1986 in Film – Flight of The Navigator

Release Date: Jul 30th
Box Office: $18,564,613


When E.T. (1982) was released it created a whole flood of imitators that latched on to that core concept of the film; that of the lonely boy meeting up with another outsider and going on an adventure. That outsider being, of course, an alien or robot or sentient dirt bike.

The family adventure film proliferated everywhere, aided by the growing direct to video market. The only real surprise is that it took Disney so long to follow this trend with Flight of The Navigator (1986).

Live action Disney films are their own weird little genre going back to the fifties with Treasure Island (1950) which was the first in a long line of films. After Walt Disney’s death and the money began to drain away from the animation studio, it seemed to be the live action films that supported their movie output. By the 80s there was a period of experimentation that didn’t see much return: The Black Hole (1979), Popeye (1980), Dragonslayer (1981) and Tron (1982) might be fondly remembered now but none of them were the box office hit they were expected to be.

That might be a bit harsh on Tron considering it was released in the wake of E.T. which was well on it’s way to becoming the highest grossing film of all time up to that point. The film was so big it distorted everything around it so much that most films were overwhelmed by it, just ask John Carpenter.

The weird thing though is that E.T. has all the hallmarks of a live action Disney film; most of them had some kind of high concept (mother and daughter swapping bodies, a car that is alive, a monkey who can pick successful TV programs) so a boy finding a lost alien would be right in their wheelhouse.

Flight of The Navigator follows this basic plot with a few more wrinkles: in 1978 12 year old David Freeman goes to collect his annoying little brother and falls down into a small ravine and knocked out. When he wakes up he finds that it is now 1986 and everyone around him has aged whilst he is still a young boy. At the same time a NASA scientist discovers an alien craft that has crash landed. And, wouldn’t you know it, the two incidents may very well be connected as David’s head is full of star maps that the ship needs to get back home.

It’s a pretty simple setup for the typical “kid who wants to grow up actually does and realises that being a kid isn’t actually all that bad” plot that a lot of these films employed. And it is a decent little story, the scene where David first discovers wha has happened being well handled.

The alien ship, dubbed Max by David, is a weird one. From the outside it’s a silver teardrop thing made from some early but decent CGI. Inside he communicates from this head on a pole thing with a voice supplied by Paul Rubens. Yes, Pee Wee Herman Paul Rubens.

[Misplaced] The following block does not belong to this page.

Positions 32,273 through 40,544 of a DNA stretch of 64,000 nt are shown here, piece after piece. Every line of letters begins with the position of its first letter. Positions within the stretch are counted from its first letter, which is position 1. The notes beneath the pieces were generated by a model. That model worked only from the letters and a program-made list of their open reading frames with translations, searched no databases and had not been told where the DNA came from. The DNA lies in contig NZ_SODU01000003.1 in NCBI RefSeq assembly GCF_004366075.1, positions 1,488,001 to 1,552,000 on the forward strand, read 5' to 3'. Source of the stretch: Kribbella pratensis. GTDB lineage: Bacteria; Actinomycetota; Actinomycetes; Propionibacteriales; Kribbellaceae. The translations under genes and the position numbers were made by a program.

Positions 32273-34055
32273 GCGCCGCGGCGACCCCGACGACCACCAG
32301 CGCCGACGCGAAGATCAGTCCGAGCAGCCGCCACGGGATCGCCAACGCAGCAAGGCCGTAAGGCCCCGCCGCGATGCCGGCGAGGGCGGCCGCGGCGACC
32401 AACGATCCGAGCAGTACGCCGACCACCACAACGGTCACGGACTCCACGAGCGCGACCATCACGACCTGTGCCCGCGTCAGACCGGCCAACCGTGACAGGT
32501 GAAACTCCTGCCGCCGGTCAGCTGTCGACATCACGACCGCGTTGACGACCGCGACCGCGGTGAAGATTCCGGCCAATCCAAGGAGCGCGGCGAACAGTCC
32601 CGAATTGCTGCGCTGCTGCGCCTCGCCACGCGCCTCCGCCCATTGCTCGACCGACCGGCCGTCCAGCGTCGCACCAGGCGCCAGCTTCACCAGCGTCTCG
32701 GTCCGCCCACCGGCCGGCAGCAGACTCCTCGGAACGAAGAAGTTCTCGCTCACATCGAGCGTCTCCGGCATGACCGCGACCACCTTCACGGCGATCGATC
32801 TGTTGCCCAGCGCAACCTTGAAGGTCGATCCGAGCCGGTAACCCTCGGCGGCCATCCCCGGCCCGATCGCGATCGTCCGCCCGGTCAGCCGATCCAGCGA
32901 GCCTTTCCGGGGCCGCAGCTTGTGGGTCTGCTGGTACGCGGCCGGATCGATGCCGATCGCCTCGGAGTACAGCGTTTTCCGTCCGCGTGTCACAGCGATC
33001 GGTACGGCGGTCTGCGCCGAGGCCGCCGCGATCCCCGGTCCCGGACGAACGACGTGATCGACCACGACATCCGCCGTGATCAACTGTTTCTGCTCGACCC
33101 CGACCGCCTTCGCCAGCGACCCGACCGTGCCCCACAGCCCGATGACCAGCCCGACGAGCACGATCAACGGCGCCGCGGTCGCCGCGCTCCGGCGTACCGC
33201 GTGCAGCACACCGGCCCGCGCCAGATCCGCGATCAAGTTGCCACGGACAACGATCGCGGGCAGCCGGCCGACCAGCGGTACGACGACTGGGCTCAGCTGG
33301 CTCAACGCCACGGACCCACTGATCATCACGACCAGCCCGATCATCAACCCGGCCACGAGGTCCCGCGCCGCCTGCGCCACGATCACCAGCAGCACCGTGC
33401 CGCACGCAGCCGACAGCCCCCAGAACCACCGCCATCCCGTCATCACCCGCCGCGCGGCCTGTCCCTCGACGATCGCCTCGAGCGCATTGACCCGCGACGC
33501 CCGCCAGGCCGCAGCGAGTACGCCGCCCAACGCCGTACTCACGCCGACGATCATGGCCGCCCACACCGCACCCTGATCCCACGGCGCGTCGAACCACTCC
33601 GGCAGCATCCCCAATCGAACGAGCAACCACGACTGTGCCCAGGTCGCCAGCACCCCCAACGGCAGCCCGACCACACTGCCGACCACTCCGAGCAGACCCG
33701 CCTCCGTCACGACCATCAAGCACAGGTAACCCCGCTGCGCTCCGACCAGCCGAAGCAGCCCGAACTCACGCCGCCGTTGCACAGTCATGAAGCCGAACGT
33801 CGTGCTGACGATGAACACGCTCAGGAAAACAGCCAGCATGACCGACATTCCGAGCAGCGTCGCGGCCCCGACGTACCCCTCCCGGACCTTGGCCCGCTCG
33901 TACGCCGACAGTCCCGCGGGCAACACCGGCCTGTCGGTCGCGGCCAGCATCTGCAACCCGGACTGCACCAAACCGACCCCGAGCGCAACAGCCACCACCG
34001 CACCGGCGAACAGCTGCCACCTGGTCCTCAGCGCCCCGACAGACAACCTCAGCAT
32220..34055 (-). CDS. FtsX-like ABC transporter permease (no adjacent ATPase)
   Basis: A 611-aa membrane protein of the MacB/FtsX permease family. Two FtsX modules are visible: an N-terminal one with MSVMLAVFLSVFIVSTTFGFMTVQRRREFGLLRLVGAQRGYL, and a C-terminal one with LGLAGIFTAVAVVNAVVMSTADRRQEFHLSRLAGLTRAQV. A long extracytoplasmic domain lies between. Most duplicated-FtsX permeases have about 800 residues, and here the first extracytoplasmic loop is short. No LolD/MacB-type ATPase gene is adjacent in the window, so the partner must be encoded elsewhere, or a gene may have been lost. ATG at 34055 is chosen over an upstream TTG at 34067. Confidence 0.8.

Clearly they’ve tried to hide this as on the cast list he’s credited as ‘Paul Mall’, and initially he uses a much straighter voice. Once he reads David’s mind to get the maps loads of pop culture stuff leaks into it which sends Max a bit loopy and, yep, there’s the Pee Wee Herman influence popping up.

So you have a kid flying around with an alien spacecraft that has a wall full of little alien puppets (including a freaky giant eyeball) on the run from NASA and the government. Should be fun right?

Nope. It’s a bit dull, which is a shame. Disney’s precious forays into sci-if with The Black Hole and Tron may not have been financially that successful but both were at least interesting films. With Navigator you get a fairly by the numbers story done without that much excitement. It feels like it takes about half the film before the ship and the kid are together then their adventure boils down to following the freeway till he gets home.

Thinking back to when I saw this at the time, the best bit was when David went into his room at the NASA lab and he had some cool Transformers on his bed. Oh, and said Lan has a robot helper because that’s what you did in 80s films.

This film comes at something of a low point for Disney. Three years later The Little Mermaid (1989) would come along and kick off the Disney Renaissance and in less than ten years Pixar would fundamentally change the game. In live action films, Disney had already setup Touchstone Pictures to move into more grown up fare aimed at the summer blockbuster market.

Navigator ends up being a footnote. The director previously did Grease (1978) which was a huge cultural smash. The main actor ended up being the archetypal young actor gone bad. It’s a film that, despite the bit of charm it has, usually ends up on lists of forgotten movies from people’s childhood.

Like this one.

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